The investment world usually waits with bated breath to see how “Black Friday” goes, assuming that the big holiday shopping kickoff will be a sign of consumers’ financial health and their willingness to spend during the biggest shopping season of the year. That often drives the market upward or downward in the day or two after Thanksgiving, MarketWatch’s Mark Hulbert writes
But, Hulbert says, those Black Friday-driven moves aren’t an indicator of how the rest of the year will turn out for the market. “It turns out, however, that the stock market consistently places too much importance on Black Friday,” Hulbert writes. “We learn next to nothing about how the holiday season is likely to turn out by focusing on how the stock market reacts to Black Friday — either on that day itself or on the following Monday, when more complete data have emerged on how retailers have fared on the busiest shopping day of the entire year.”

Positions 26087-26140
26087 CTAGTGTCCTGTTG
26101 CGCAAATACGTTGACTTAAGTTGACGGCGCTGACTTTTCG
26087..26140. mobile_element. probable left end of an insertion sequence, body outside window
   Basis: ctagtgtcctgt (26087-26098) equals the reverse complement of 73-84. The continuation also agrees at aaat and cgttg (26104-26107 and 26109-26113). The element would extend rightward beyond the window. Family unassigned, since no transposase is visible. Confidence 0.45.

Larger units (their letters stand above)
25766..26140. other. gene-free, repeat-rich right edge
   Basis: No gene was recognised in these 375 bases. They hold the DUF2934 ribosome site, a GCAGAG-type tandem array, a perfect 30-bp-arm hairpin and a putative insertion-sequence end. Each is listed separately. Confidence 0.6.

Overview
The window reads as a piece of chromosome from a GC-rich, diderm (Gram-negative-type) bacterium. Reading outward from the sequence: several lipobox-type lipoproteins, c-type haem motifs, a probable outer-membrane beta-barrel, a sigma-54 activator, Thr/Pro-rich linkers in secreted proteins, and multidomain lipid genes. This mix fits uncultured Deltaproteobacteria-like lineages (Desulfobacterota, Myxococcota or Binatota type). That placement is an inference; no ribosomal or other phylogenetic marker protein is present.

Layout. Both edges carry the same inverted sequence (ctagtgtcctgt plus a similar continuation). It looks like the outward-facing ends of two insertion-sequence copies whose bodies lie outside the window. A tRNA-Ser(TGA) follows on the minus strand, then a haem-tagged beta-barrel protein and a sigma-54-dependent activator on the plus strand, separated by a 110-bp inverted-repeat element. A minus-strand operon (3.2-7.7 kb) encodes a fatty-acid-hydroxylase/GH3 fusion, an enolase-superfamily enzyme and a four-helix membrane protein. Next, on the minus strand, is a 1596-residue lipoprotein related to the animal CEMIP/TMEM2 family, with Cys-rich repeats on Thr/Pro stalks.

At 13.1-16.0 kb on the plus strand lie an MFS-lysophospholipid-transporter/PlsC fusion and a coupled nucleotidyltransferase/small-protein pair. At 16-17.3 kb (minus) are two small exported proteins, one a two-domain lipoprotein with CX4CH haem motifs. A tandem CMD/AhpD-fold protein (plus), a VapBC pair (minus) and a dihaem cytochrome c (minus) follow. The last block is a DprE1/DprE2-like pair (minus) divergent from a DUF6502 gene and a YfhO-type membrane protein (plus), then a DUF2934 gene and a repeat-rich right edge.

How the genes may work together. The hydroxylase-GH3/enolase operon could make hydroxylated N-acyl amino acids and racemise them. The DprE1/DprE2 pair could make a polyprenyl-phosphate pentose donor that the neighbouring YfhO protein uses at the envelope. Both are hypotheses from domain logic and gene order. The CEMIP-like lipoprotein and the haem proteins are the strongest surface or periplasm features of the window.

Examining data that goes back to 1896, Hulbert looked at the correlation between A) how the market performed on Black Friday and the following Monday, and B) how the market performed for the remainder of the year.
“Overall, I found no correlation in the 114-year sample,” he says. “That is, when stocks did poorly over the two sessions following Thanksgiving, the market on average through the end of the year performed no worse than it did when stocks soared in the two days following Thanksgiving.” In fact, Hulbert says that since 1980, stocks have actually performed best in December after performing badly on Black Friday and the following Monday, and vice versa.